Franks: The IMF-supported program has been very successful in restoring confidence in Romania’s economy. We have managed to largely resolve the enormous imbalances that the economy was facing going into the crisis. The fiscal deficit, without action, would have been well in excess of 10 percent of GDP. With our support, the government managed to keep it under control during the crisis and is now on track to making a 4.4 percent deficit in 2011.

"We have managed to largely resolve the enormous imbalances that the economy was facing going into the crisis."

The current account deficit, which at one point was as high as 14 percent of GDP, is now down below 5 percent of GDP. And the trade deficit, for the first time in many years, was in slight surplus in January, in part thanks to booming exports. So that shows a major adjustment of unsustainable imbalances in the economy.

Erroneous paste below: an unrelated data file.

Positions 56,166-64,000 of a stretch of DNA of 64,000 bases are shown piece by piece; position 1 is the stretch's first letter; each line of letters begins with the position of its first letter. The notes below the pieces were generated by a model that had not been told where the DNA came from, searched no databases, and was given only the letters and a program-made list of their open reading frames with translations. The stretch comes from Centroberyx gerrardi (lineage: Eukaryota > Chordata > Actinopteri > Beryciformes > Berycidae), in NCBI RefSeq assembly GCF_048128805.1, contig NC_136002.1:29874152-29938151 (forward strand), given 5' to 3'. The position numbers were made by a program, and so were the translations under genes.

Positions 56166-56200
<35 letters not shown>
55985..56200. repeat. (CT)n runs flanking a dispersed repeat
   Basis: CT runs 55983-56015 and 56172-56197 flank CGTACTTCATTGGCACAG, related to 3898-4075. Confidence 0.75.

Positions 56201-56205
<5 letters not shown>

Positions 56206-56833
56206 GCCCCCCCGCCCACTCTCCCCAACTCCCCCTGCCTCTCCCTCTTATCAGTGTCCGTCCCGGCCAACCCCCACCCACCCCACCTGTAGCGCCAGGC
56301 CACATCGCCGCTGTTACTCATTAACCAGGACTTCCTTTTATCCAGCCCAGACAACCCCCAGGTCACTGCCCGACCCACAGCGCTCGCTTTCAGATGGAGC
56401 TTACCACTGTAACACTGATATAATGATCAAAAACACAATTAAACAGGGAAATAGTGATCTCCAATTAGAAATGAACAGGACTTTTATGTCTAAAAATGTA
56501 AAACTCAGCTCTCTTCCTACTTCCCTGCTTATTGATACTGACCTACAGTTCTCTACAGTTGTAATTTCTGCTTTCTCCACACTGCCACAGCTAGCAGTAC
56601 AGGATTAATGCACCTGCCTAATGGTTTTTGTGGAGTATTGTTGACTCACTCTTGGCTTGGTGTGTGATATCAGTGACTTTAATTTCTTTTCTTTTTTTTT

We have also managed, under this IMF-supported program, to avoid major financial sector problems, which hit many other countries during this crisis. The financial sector has been stable, due in large part to the commitment of the banks themselves via the European Bank Coordination Initiative, and also to the timely and diligent action of the National Bank of Romania. The program also played a role by providing needed additional resources, and by giving impetus to reforms that improved banking regulation and resolution mechanisms.

So to sum up, the three major achievements under the expiring program have been the reversal of the large macroeconomic imbalances, kick-starting the reform process, and avoiding a banking crisis.

IMF Survey online: How confident are you about Romania’s economic future?

Franks: Romania is one of the poorer countries in the EU. But it stands a very good chance of being able to grow more quickly than the EU average in the coming years, which will help it catch up with living standards in the richer member countries.

We should recognize, however, that all the work has not been done. There still are major efforts that are needed to continue the process of structural reform so that Romania can take advantage of its growth potential.